Van Winkle is a bright guy. He is bilingual, with law degrees from Japan and the UW. He practices as a public defender—demonstrating those good values again. He needs to do his homework, however, on the broad range of issues facing the school district. His own children attend one of the city's best schools, and he doesn't seem to grasp the reality of our poorer schools and the impoverished children who attend them. He's too sanguine about the difficult challenges created by the end of bussing. We trust if elected, he will buckle down, wrestle with the stark reality, and challenge the status quo. Rip it up, Dwight!

King County Council

(Candidates compete in geographic districts for four-year terms.)

King County Council, District 12

(Issaquah, Maple Valley, Sammamish)

King County would look a lot more like Orange County without the Derd. Brian Derdowski, a Republican, is the King County Council's most dedicated environmentalist. During the 1990s, he's been a champion of putting the brakes on sprawl and preserving some semblance of rural life in east King County. The growth wars of this decade have largely been guerrilla wars, fought by developers, planners, greens, and NIMBYs on battlefields with names like Grand Ridge and Bear Creek. The weapons have been the tools of wonkery: concurrency formulas, zoning and density rules, a million words of fine print that can either allow or stop entire communities from sprouting up overnight. They form a thin gray line between Los Angelesization and that ephemeral thing we call "quality of life." Derdowski is a master of this kind of war: a politician who knows how to pin down and slow up the shock troops of growth. His GOP opponent in this race, Dave Irons Jr., accuses the Derd of not being effective: Despite his efforts, he says, the growth has come. But we shudder to imagine King County without the grassroots, street-fighting Derdowski to keep Big Development and its lackeys on the council honest.

King County Assessor

(Elected countywide to a four-year term.)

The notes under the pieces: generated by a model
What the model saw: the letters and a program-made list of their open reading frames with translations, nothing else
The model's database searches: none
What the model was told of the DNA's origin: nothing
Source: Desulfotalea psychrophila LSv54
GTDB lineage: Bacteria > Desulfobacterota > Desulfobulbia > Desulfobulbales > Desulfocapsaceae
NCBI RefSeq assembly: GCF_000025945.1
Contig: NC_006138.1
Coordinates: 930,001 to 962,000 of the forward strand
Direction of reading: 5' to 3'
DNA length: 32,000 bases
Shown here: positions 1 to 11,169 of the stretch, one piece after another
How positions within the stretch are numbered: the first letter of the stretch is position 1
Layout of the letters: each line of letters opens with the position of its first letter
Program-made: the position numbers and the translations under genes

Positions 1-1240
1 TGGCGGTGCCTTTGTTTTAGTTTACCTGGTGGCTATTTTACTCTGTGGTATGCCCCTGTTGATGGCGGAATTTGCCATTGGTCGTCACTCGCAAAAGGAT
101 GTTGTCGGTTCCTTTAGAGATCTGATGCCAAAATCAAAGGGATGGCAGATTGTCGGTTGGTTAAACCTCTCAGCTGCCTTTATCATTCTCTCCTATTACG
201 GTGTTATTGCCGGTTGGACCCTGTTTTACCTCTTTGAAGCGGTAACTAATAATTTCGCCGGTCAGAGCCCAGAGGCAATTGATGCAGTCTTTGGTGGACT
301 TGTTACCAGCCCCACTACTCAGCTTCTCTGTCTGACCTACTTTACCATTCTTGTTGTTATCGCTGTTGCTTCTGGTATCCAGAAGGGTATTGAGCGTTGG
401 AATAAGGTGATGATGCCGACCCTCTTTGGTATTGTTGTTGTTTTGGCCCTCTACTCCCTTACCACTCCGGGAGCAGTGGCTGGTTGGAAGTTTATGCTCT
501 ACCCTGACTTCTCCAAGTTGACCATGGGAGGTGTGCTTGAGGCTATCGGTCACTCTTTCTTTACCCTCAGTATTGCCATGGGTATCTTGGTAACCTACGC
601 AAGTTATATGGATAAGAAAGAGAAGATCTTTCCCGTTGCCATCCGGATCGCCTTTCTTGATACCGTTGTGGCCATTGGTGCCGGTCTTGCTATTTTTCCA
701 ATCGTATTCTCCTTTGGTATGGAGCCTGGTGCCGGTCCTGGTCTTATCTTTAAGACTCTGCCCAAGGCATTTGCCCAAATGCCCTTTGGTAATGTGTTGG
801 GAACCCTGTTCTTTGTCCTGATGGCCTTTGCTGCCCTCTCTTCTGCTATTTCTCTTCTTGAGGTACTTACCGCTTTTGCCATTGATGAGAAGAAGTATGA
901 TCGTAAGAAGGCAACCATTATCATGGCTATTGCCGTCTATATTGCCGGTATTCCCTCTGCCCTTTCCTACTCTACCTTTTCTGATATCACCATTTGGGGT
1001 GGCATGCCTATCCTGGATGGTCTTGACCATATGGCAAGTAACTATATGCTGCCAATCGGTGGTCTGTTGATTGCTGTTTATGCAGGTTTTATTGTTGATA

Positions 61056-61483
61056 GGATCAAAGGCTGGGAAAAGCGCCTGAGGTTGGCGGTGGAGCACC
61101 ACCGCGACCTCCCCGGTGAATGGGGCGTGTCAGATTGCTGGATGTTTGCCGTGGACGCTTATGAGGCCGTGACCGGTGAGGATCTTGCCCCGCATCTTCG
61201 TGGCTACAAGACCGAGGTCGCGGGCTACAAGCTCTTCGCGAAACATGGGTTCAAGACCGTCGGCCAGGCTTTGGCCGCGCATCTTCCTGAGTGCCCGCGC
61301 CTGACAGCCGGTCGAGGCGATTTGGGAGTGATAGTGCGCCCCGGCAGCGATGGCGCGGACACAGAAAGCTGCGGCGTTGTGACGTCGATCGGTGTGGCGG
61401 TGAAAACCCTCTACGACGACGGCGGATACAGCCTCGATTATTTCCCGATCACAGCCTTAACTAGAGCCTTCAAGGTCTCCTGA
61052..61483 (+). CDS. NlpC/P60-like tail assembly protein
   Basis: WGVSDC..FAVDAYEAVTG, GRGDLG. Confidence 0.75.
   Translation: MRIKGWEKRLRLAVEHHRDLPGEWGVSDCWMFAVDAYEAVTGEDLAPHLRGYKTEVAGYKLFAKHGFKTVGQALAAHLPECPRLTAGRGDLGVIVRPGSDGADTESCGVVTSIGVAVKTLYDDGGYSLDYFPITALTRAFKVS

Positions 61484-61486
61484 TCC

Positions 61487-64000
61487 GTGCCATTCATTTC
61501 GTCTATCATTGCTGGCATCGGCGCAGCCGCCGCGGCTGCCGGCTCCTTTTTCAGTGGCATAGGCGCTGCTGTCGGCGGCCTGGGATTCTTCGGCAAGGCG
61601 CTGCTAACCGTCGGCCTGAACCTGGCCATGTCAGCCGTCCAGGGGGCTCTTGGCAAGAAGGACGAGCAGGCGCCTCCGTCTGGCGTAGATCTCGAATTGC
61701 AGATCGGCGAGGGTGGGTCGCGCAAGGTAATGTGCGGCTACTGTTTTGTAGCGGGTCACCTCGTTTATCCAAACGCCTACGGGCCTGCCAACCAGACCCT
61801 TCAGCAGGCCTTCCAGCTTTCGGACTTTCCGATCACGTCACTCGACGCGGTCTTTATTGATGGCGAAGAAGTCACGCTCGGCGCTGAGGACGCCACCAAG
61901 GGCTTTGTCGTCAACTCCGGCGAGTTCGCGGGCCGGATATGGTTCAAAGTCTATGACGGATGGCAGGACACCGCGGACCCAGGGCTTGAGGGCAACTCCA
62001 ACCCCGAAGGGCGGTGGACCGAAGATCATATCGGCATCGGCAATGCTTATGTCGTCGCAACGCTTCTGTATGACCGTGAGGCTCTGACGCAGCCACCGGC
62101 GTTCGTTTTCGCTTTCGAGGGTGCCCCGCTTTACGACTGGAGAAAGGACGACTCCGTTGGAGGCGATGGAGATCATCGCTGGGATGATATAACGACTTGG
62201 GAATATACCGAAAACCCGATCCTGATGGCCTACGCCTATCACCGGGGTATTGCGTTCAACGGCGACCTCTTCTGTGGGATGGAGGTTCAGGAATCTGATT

Because incumbent Democrat Scott Noble, who is doing a good job, has no primary opposition, he automatically advances to the general election. Republicans have to choose between a couple of lesser candidates. Of the two, Chic Hendricks at least claims to understand that the assessor's job is one of valuation, not taxation. His experience in commercial real estate and land-use consulting should come in handy. If his claims that many new developments, both commercial and residential, are not finding their way onto the assessors' rolls fast enough are true, he should document the problem and work on fixing it inside or outside the office. And Chic: Dump the citizen oversight committee on taxation—that's beyond the scope of the authority of the assessor.

Port of Seattle Commissioner

(Commissioners are elected countywide to four-year terms.)

Port Commissioner, Position 2

If ever a bureaucratic backwater needed a hard-headed, hard-charging, Dan Evans-Republican environmentalist, the Port of Seattle does. Lucky for us, Mark Ufkes came along.

The Port is an economic and transportation powerhouse running Sea-Tac airport and controlling the shipping industry, and soon adding cruise ships. Ufkes moved a few miles from the airport a couple years back and was profoundly shocked by how poorly the Port was communicating with its neighbors: "It's a port disconnected from its community." He did his homework and discovered disturbing facts about our port's performance: While other ports on the West Coast turn a profit, Seattle's sucks up $35 million in annual taxes; our port has the most employees, the fewest containers shipped, and the lowest net revenue per worker on the West Coast.

Ufkes has the smarts; his work in trade and economics give him the necessary credibility with Port staff, and his experience in the US State Department and other governments has helped him develop a keen eye for bureaucratic inefficiency. Ufkes is the only candidate who will tackle the greased Port porkers and pen them up.